zeppelin: (Default)
[personal profile] zeppelin
Yes, everything's a worry
In the life of a T.O.,
There's always so much hurry,
So much rushing to and fro,
There's always something pressing,
Some extra work to do,
And you never get a blessing
Whatever you put through.
From morning until evening,
In rain, and cold, and shine,
It is worry, hurry, scurry
In the Transport line.

The Q.M. wants a limber,
The Colonel wants his horse,
We've got to haul more timber,
And the usual work of course,
Send three men to headquarters,
Two kits to catch the train,
A team for the Trench Mortars,
Report your strength again.
From early morn till evening,
And even while I dine,
It's worry, hurry, scurry
In the Transport line.

The horses all need shoeing,
The grey has kicked his mate,
The harness wants renewing,
And the men get up too late;
The water cart is leaking,
The Sergeant's got the grippe,
The G.S.'s waggons squeaking,
There are twenty mules to clip.
There's always something needed,
And all the trouble's mine,
It's worry, hurry, scurry
In the Transport line.

Though the bullets whistled by me,
And the whiz-bangs made me sweat.
In the trenches wet and slimy,
Yet I wish I was there yet,
For they didn't always chase me,
By runner, wire or 'phone,
Or come in rage to face me,
Or speak in injured tone;
You're everybody's batman,
No work can you decline,
In the hurry, worry, scurry
Of the Transport line.

When this blessed war is over,
And I sit at home at ease,
I shall no more be a rover
With the Transport o'er the seas.
But the weather's most depressing,
And the whisky's getting low,
My cough gets more distressing,
So it's time for me to go;
Here's another message coming,
You can always tell the sign
Of the hurry, worry, scurry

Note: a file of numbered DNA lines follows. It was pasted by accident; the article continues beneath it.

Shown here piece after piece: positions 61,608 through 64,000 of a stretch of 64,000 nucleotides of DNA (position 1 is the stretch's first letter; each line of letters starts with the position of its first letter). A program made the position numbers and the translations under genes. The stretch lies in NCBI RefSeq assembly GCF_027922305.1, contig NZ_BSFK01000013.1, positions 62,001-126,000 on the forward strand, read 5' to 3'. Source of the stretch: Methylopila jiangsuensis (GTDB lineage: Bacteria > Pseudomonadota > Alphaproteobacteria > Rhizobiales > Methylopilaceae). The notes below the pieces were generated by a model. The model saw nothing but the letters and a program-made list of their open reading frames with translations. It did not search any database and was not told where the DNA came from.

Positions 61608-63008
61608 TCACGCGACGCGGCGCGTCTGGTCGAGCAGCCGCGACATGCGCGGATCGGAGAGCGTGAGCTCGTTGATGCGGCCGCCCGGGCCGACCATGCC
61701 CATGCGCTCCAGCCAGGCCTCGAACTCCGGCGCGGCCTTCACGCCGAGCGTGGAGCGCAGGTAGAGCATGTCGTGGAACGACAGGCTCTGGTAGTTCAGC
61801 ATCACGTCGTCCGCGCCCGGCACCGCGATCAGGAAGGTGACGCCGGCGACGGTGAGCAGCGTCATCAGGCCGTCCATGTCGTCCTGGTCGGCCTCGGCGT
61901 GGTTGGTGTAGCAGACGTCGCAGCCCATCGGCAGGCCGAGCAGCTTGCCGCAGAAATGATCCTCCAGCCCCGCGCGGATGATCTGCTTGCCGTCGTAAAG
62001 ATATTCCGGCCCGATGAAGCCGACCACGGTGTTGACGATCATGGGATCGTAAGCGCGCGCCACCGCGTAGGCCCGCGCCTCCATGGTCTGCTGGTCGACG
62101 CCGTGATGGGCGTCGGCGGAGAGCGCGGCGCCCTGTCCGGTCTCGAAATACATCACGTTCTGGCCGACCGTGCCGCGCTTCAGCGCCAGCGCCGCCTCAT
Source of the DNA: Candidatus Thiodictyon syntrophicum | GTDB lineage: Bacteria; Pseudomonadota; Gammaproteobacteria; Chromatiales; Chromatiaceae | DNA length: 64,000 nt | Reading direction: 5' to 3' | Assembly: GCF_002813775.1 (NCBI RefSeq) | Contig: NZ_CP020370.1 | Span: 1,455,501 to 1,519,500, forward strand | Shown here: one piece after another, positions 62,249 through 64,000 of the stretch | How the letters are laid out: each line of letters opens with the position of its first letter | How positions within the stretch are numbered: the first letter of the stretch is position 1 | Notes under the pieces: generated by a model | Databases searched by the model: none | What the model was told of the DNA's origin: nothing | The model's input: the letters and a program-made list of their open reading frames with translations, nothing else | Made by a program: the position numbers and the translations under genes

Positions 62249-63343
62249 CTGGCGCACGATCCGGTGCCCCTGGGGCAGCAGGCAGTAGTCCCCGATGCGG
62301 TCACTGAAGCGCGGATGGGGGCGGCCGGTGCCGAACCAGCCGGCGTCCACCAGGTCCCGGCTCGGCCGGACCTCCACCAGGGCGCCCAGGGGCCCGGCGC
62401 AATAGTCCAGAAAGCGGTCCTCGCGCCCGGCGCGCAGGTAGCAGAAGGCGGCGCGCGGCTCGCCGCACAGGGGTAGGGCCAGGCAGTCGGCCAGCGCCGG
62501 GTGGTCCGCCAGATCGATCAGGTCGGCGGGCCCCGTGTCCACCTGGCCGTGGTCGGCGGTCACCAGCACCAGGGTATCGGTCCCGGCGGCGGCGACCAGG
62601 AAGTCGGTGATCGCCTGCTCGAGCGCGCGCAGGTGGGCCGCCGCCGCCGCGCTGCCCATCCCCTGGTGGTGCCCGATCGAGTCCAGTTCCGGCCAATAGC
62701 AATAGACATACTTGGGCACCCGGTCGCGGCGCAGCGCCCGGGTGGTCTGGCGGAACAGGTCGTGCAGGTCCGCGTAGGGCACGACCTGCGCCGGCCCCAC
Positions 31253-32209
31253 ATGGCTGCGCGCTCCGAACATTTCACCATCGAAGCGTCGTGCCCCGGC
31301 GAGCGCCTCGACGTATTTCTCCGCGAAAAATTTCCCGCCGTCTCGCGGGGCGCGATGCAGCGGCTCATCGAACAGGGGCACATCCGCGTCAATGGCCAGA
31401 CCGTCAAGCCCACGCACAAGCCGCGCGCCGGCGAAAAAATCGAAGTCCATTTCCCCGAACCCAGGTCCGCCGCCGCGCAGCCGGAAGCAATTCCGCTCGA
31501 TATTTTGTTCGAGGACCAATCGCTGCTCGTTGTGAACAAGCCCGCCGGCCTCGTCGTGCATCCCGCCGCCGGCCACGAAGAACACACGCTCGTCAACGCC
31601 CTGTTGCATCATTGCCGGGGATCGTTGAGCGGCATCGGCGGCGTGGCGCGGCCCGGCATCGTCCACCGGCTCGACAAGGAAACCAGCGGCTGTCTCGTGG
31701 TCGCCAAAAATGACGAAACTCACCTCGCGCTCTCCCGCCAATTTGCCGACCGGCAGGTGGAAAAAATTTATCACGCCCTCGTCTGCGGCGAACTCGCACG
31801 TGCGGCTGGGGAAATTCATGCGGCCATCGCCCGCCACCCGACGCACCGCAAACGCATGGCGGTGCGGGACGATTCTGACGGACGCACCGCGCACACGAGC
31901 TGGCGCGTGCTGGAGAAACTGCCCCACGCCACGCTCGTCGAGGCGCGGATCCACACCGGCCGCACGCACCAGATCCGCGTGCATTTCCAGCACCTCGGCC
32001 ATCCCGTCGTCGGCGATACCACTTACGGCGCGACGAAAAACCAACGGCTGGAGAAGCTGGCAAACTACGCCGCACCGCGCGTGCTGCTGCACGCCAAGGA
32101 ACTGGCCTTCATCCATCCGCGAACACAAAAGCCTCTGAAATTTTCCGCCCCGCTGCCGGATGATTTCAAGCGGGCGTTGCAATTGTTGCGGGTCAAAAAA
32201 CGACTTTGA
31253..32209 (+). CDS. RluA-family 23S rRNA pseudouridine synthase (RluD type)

In the Transport line.

by T.A. Girling

(no subject)

Date: 2013-09-12 11:00 am (UTC)
tree_and_leaf: Isolated tree in leaf, against blue sky. (Default)
From: [personal profile] tree_and_leaf
Where did you dig that one up? It's rather fun.

I get "the more things change, the more they stay the same" vibes from the descriptions of church life in Trollope, which amuses me, because when a friend read Barchester Towers, her reaction was the exact opposite. But she's not immersed in church culture in the way I am, and I wonder if that has something to do with it. She focused on the fact that Mrs Proudie can only have a career in the church vicariously (pun not intended), and the changes to the financial and social status of the clergy, whereas I was struck by the fact that I recognised a lot of the ways things get done (or don't), and the ways people relate to each other, regardless of the obvious changes, which don't seem fundamental alterations to me.

Or maybe it's a personality thing? It would be interesting to know, though I'm not sure how one would find out.

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Kate

September 2013

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